Saturday 26 October 2019

Sport after a life-changing injury

Recently two elite athletes were badly injured in cycling accidents. The circumstances of the incidents were slightly different, but the outcomes will have been equally traumatic.

Edo Maas
On 6 October 19-year old Edo Maas was hit by a car that strayed onto the course while he was competing in the Mini Tour of Lombardy (Il Piccolo Lombardia) Under-23 cycle race.

As he was coming down from the Madonna del Ghisallo climb between Asso and Canzo a car whose driver had ignored the "stop" signs that there was a race, drove onto the course.

Edo, who was travelling at 70kph (38mph) per hour had nowhere to go and couldn't brake in time collided with the vehicle and crashed to the ground leaving him unconscious with a broken back and neck, plus lesions to his face.

A prompt emergency response saw the Dutch youngster air-lifted and operated on at Niguarda Hospital in Milan and doctors were able to save his life. However, the doctors were unable to repair the damage to key nerves in his back, and they said that it is unlikely that Edo will ever regain the use of his legs.

The woman driving the car is now being investigated for causing serious injuries by dangerous driving.

Team Sunweb, the team that Edo races for made the emotional announcement two weeks ago, and they, along with the Maas family have urged the UCI to give higher priority to rider safety during cycle races.

Last week, we then learned of the news that Claire Danson, a European Triathlon Champion at the 30-34 Age group championships, and sister of Team GB Hockey player Alex Danson has been permanently paralysed.
Claire Danson

In a post she wrote on her Instagram account Claire revealed that on 28 August she suffered multiple fractures and punctured lungs following a collision with a tractor while riding her bike.

Claire's injuries are healing, except for the injury to her spinal cord at the T9 vertebra, which has left her paralysed from the waist down.

These incidences occurred just over a year after the German World Keirin Track Cycling Champion Kristina Vogel lost the use of her legs after a high-speed collision with another rider while training at the Cottbus Velodrome near Berlin in June 2018. The then 27-year old severed her spinal cord a the T7 vertebra leaving her permanently confined to a wheelchair.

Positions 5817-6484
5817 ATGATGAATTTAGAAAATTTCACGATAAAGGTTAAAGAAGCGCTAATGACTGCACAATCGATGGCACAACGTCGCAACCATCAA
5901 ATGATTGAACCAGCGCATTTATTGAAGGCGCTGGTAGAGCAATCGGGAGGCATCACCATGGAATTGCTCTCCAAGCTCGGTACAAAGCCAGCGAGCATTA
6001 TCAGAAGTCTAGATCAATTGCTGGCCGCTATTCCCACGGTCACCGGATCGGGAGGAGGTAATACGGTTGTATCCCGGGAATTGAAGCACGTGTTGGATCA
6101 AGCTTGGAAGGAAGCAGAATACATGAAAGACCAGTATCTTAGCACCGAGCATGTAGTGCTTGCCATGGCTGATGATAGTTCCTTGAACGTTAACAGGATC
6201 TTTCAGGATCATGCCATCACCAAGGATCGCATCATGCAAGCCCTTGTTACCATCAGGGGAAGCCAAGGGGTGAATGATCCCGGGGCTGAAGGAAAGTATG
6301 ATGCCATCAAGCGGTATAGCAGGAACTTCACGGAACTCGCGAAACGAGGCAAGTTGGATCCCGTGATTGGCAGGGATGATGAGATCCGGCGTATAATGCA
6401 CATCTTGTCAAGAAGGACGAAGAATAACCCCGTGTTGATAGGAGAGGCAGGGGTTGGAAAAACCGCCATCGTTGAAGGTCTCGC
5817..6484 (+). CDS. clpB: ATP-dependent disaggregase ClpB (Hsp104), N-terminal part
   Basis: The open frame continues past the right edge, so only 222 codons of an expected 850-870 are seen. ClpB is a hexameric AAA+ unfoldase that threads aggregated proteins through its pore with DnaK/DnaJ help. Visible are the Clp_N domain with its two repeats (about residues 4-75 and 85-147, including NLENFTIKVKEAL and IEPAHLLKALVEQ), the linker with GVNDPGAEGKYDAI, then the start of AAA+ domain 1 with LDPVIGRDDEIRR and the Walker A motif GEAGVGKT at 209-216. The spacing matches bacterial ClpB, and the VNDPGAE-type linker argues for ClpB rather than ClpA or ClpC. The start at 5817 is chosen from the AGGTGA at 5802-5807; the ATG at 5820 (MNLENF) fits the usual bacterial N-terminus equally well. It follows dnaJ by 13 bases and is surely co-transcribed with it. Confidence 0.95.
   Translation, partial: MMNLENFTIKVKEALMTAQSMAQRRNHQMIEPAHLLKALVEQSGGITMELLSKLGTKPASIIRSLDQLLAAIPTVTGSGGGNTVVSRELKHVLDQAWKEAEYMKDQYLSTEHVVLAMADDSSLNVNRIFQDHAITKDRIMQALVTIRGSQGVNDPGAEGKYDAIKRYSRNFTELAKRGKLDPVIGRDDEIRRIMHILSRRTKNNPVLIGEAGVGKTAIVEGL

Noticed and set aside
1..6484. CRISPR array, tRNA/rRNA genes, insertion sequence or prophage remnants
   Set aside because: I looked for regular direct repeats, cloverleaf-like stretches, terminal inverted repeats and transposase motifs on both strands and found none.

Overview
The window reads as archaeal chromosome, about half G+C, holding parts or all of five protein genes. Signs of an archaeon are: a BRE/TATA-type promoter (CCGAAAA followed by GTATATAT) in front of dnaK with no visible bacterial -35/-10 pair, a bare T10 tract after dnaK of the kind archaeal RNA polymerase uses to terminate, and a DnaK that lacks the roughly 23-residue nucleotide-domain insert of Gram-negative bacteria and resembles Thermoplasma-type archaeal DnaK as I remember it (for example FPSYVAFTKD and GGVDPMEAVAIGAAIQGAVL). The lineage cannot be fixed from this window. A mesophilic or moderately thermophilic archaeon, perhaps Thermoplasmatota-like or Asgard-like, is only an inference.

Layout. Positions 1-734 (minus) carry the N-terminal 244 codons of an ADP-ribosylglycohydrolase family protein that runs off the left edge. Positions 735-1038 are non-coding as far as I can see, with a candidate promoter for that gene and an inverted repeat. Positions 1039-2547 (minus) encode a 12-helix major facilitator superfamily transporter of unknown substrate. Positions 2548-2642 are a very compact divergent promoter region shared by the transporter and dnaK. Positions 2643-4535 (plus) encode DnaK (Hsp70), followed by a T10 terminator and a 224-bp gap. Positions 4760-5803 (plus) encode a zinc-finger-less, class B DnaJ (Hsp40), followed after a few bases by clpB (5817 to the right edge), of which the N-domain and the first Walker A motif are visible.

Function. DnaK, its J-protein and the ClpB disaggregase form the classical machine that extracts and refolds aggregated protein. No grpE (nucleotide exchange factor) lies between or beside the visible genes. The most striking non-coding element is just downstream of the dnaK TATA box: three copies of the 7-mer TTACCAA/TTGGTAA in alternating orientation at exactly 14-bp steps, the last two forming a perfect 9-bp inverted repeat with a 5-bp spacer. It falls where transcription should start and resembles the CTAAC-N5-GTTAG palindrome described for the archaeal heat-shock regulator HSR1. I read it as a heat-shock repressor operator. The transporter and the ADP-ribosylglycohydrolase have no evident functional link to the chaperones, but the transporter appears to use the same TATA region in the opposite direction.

I feel so sorry to hear these pieces of news. All of these athletes were in their prime, at the top of their game, and sport was a central part in their lives. Then to suddenly suffer these traumatic injuries must be so heart-breaking.

Kristina Vogel
Kristina gave a heart-rendering interview to the BBC last year a few weeks after her injury.

Naturally, Kristina had cried a lot and had to come to terms with her new situation but the quote that stood out for me was when she said: "I still love my life. So nothing changed, really. Just how I move. I'm going to do a lot of things in my wheelchair. It's different, but it's still my life, so why not be happy."

I, and many people were so impressed and inspired by her strength, courage, and positive attitude in the wake of this life-changing injury.

This takes me back to when another athlete who suffered paralysis after an accident. In 2001 in the days when I did triathlon, Paula Craig, an age-group triathlete was the woman to beat in my age-group. The detective sergeant who was part of the Metropolitan Police triathlon team, was doing one of her last bike rides the week before doing the Bournemouth Triathlon World Age Group Championships qualifier race when she was hit by a car on a country road. The car, travelling at 60 miles per hour was driven by an 84-year old man who admitted he was not wearing his glasses.

From one moment to the next Paula went from being a triathlete to a para-triathlete when she was confined to a wheelchair.

Paula Craig MBE (with Dame Cressida Dick,
Metropolitan Police Commissioner)
This was quite shocking for all of us in what was quite a close-knit community. Paula spent five months in hospital, and during that time she bought herself a handcycle and slowly began to do light exercises as part of her recovery.

A year after her accident Paula competed in the wheelchair race at the London Marathon and is the first person to have competed as an athlete and a para-athlete in that event. (As an able-bodied athlete she had done 2h 57 in the London marathon.) She also competed in the World Para-Triathlon Championships and won that.

As well as keeping her job at the Metropolitan Police which saw her promoted to Detective Inspector at the Homicide Squad and the Terrorism Squad, Paula became a motivational speaker, and in 2005 she was awarded an MBE for services to the police.

Paula's story goes to show how she has made something positive out of a life-changing situation and I feel inspired by her. I hope that I can have the same attitude as she does in very difficult life-changing circumstances. I also wish Kristina, Claire, and Edo all the best.

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